Order Kiosk – Review of McDonalds Kiosk Burger Ordering at SXSW was last modified: September 14th, 2018 by Kiosk Industry
Here is a personal opinion letter/piece that I wrote for rebuttal to Andy Puzder and Rensi. I was deliberately ruthless and demonstrative for effect. I also sent to the Washington Post and may send to some more. I also published as personal letter on the Kiosk industry group site.
Letter to Washington Post Job Killing Kiosks
I am the executive director of a kiosk industry group association that specializes in self-service in all industries.
This is in response to the recent news items by Secretary of Labor nominee Andrew Puzder and Ed Rensi, former president and CEO of McDonalds declaring that self-order automation in fast food industry is a “consequence” and a matter of time if we “foolishly” increase the minimum wage.
That is simply not true.
Neither one of them has, to any degree, or wants – to implement modern automation for customers. What they want is to maintain the status quo and use self-order automation as a bully club of sorts. Almost a threat.
The status quo? It is generally lowest paid minority and immigrant (legal and illegal) workers, not unlike field workers in early California days. Hispanic and black predominantly. Virtual slave labor to be harsh. That is the model for their fast food restaurants which the majority they franchise and franchisees factor for their ROI.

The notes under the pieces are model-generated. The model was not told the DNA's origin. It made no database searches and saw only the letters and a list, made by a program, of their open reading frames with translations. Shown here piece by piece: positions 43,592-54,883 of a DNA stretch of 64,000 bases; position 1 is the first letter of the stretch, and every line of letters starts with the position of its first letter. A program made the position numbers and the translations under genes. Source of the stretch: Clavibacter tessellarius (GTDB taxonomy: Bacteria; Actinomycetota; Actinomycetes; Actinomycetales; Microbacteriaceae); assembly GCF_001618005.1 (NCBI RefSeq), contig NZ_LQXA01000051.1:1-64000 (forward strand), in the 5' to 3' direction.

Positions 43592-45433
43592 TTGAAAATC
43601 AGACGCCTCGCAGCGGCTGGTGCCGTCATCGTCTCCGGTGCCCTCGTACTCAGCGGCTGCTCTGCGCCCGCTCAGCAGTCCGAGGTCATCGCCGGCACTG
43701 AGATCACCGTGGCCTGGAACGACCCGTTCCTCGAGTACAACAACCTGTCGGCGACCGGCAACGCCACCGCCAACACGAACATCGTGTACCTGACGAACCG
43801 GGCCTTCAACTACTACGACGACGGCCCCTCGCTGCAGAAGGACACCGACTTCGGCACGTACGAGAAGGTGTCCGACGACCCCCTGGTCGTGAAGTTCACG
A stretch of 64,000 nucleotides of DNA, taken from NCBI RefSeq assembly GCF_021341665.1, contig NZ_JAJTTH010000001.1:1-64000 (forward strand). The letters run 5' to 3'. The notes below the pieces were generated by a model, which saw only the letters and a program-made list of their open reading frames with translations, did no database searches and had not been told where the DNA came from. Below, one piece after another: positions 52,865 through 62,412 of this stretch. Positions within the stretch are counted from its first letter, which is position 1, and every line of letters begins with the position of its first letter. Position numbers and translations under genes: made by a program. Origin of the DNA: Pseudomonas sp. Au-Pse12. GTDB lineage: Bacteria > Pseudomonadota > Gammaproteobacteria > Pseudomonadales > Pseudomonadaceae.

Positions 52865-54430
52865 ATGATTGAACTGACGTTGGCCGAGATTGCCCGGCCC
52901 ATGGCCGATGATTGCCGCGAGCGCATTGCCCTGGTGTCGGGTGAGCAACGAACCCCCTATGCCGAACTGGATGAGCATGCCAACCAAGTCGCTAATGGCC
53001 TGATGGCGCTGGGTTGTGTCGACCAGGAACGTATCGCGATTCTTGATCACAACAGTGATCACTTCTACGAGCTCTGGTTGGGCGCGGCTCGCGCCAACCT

Both minimum wage increases and automation “disrupt” that model and make waves for them. They are protecting that model. Not unlike Hearst protecting the paper mills when hemp was shown to be a superior newspaper print medium than cutting down trees. Outlaw hemp and the mills made money.
Meanwhile small business gets left behind, again. They cannot afford the investment for self-order and an high minimum wage is difficult at best for them.
Automation creates a ton of jobs all the way across the food chain (so to speak) from metal fabricators, engineers, service techs, salespeople and many many more. How many jobs does automated checkout at Walmart account for at NCR? Tens of thousands. Panera’s is a great example of modern thinking in the food industry.
How many jobs does Amazon and Bezos create, foster and necessitate? Those automation jobs in the warehouses (even with the automation) count. Those jobs and skills do require training and education.